Case Study: Baby, You Can't Drive My Car
An Arizona woman is on the hook for a $10,000 auto loan that wasn’t hers—until an IDT911 fraud investigator steps in to help.
Tuesday, May 10, 2011
Linda Brittain was caught off-guard when a collections agent called to tell her she was delinquent on a $10,000 auto loan.
The Arizona resident drives a Chevy, but the agent said her name and Social Security number were attached to a loan for a Ford in South Carolina—a truck that wasn’t hers in a state where she’d never been.
“Knowing that someone had my personal information kept me awake in the middle of the night,” Brittain said.
Brittain discovered she could receive IDT911 services through her insurance company. Fraud investigator Vicki Volkert dedicated the next six months to removing the debt from Brittain’s credit record.
Volkert helped Brittain file a police report and a complaint with the Federal Trade Commission; enrolled her in a credit and fraud monitoring service; and placed a fraud alert on her credit report so lenders would have to verify requests for new credit.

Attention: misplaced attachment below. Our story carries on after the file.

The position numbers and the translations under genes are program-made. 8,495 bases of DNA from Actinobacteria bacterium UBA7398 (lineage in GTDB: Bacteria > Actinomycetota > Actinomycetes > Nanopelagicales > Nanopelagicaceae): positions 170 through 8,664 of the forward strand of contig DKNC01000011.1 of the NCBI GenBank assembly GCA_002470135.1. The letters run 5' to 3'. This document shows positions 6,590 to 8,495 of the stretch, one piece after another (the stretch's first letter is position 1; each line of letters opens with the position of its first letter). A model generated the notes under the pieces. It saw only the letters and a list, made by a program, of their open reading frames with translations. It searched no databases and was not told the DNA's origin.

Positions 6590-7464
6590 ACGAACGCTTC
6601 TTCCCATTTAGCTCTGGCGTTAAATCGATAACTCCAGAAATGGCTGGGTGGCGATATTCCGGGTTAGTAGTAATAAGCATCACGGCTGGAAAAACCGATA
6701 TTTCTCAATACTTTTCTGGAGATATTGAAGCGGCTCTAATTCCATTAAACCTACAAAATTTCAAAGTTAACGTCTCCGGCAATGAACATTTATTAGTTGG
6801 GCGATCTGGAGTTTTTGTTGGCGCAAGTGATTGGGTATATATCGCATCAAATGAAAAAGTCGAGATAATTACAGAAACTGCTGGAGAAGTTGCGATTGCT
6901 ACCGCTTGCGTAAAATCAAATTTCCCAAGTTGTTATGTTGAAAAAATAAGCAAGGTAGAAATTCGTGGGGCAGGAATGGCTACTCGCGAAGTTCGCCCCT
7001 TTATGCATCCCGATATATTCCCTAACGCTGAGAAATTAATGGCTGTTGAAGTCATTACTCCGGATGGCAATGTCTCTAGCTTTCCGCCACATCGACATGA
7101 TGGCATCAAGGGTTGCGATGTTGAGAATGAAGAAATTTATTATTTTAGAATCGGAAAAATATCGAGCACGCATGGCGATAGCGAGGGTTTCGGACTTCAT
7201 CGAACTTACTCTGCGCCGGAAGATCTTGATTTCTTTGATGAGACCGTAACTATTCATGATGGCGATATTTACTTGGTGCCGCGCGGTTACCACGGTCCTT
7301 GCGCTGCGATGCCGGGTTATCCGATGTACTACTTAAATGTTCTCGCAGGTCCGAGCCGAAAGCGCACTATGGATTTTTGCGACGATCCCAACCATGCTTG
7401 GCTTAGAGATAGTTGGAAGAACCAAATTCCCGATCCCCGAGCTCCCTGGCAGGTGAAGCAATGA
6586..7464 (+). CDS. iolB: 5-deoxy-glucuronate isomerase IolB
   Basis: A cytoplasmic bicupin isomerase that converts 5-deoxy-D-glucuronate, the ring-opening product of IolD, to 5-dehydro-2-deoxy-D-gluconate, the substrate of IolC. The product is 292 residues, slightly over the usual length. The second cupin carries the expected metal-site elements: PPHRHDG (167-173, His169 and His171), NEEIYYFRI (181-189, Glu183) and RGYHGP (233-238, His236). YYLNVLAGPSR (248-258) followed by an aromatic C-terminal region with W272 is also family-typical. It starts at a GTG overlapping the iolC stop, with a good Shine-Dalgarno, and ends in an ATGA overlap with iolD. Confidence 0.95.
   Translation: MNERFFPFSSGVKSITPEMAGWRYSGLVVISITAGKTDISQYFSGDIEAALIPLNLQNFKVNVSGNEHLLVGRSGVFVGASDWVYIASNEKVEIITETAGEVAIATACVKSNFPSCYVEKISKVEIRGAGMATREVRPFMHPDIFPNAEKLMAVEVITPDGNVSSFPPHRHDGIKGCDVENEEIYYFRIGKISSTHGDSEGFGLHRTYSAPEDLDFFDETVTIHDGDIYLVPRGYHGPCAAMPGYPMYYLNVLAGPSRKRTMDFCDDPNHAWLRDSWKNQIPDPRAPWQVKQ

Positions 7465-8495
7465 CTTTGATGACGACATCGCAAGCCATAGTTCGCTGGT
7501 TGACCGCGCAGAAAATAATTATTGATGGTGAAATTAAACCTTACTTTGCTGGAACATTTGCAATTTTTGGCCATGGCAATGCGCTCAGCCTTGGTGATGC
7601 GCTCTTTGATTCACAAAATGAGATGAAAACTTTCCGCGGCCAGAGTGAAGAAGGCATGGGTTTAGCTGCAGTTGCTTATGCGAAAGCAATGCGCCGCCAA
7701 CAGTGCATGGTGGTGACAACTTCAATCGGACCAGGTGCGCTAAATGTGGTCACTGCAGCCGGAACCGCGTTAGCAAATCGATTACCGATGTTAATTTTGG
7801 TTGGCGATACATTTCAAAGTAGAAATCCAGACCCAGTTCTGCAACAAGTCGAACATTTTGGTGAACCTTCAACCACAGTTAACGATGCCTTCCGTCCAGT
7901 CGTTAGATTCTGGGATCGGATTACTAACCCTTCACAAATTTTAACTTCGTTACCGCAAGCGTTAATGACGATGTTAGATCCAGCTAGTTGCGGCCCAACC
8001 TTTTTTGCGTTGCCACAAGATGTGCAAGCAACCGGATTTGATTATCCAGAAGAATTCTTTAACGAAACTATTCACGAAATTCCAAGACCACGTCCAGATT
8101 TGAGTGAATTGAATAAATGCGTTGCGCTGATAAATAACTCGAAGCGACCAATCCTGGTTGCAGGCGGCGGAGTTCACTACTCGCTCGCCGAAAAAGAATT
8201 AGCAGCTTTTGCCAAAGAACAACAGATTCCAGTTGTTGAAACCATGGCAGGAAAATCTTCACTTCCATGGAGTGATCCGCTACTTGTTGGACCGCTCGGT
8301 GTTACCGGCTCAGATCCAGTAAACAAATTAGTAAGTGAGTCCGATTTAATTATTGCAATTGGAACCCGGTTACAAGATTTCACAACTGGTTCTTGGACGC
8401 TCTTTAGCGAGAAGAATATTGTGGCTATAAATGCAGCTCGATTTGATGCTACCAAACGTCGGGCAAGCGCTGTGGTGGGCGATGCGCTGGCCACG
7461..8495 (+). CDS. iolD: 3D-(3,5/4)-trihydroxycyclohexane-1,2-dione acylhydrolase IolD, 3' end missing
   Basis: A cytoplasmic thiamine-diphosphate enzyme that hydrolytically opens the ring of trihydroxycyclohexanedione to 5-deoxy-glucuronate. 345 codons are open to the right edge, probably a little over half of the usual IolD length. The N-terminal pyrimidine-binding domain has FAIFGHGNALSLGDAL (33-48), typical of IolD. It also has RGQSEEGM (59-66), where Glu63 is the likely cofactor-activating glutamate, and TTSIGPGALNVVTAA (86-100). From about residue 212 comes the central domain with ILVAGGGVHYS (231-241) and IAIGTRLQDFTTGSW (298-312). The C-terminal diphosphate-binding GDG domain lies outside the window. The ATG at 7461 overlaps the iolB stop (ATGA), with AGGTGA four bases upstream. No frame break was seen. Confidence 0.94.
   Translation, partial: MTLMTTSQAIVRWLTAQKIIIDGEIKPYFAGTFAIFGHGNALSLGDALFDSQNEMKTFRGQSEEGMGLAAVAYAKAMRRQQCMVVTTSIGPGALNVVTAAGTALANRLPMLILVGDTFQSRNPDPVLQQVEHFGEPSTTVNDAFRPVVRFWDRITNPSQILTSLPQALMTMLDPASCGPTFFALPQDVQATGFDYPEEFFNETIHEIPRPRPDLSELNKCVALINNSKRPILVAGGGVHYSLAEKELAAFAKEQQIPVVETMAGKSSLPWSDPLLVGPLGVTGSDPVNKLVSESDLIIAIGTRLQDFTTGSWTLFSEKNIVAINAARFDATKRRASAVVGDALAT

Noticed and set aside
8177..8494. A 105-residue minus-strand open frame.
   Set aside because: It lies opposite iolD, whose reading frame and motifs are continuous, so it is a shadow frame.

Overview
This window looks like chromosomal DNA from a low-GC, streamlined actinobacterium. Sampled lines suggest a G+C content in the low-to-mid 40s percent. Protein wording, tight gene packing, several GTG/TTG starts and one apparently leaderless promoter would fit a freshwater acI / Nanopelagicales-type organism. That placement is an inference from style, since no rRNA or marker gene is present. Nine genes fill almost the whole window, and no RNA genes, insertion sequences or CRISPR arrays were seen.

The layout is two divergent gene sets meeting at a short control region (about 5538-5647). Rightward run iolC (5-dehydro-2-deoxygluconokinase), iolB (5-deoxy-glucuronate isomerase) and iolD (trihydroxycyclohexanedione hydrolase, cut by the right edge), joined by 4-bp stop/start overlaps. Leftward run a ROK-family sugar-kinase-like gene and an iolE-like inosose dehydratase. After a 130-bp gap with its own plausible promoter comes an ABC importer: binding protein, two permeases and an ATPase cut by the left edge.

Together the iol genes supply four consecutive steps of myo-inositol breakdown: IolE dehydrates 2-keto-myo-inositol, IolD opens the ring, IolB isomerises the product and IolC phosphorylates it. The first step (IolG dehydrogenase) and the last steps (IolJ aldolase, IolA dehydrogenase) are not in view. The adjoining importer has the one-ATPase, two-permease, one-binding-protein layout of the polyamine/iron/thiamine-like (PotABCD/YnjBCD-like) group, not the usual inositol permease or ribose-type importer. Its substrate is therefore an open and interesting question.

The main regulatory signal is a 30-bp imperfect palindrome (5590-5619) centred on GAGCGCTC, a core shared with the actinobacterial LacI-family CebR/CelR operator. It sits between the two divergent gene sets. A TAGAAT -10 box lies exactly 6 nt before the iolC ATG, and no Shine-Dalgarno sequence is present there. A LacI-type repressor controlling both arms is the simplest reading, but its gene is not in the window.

Then the real detective work began. Volkert’s research revealed the debt’s byzantine path across a four-year period. Ford sold the original debt to a collections agency, which sold it to the debt collector that had contacted Brittain.
The debt didn’t appear on Brittain’s personal credit report, but Volkert knew that if she didn’t take action, eventually it would show up there.
Volkert took steps to report the loan as fraudulent with Ford and both collection agencies so the debt wouldn’t continue to hound Brittain in years to come.
“If you don’t report the fraud to the original creditor, the original creditor will sell the debt again,” Volkert said. “And a year from now Brittain would get additional phone calls.”
Eventually, the collection companies sent Brittain letters acknowledging the claim was fraudulent and absolving her of any responsibility for the debt.
“Vicki bent over backwards to resolve my case,” Brittain said. “Clearing my name of debt has been the most important point of all.”
With the worst behind her, Brittain has changed her habits to protect her identity for the future. Among other things, she only carries what she needs for the day in her wallet, shreds all personal documents, and has set up privacy and safety controls on the Internet and social media websites.
“I finally feel calm,” Brittain said, “and I’m able to rest at night.”
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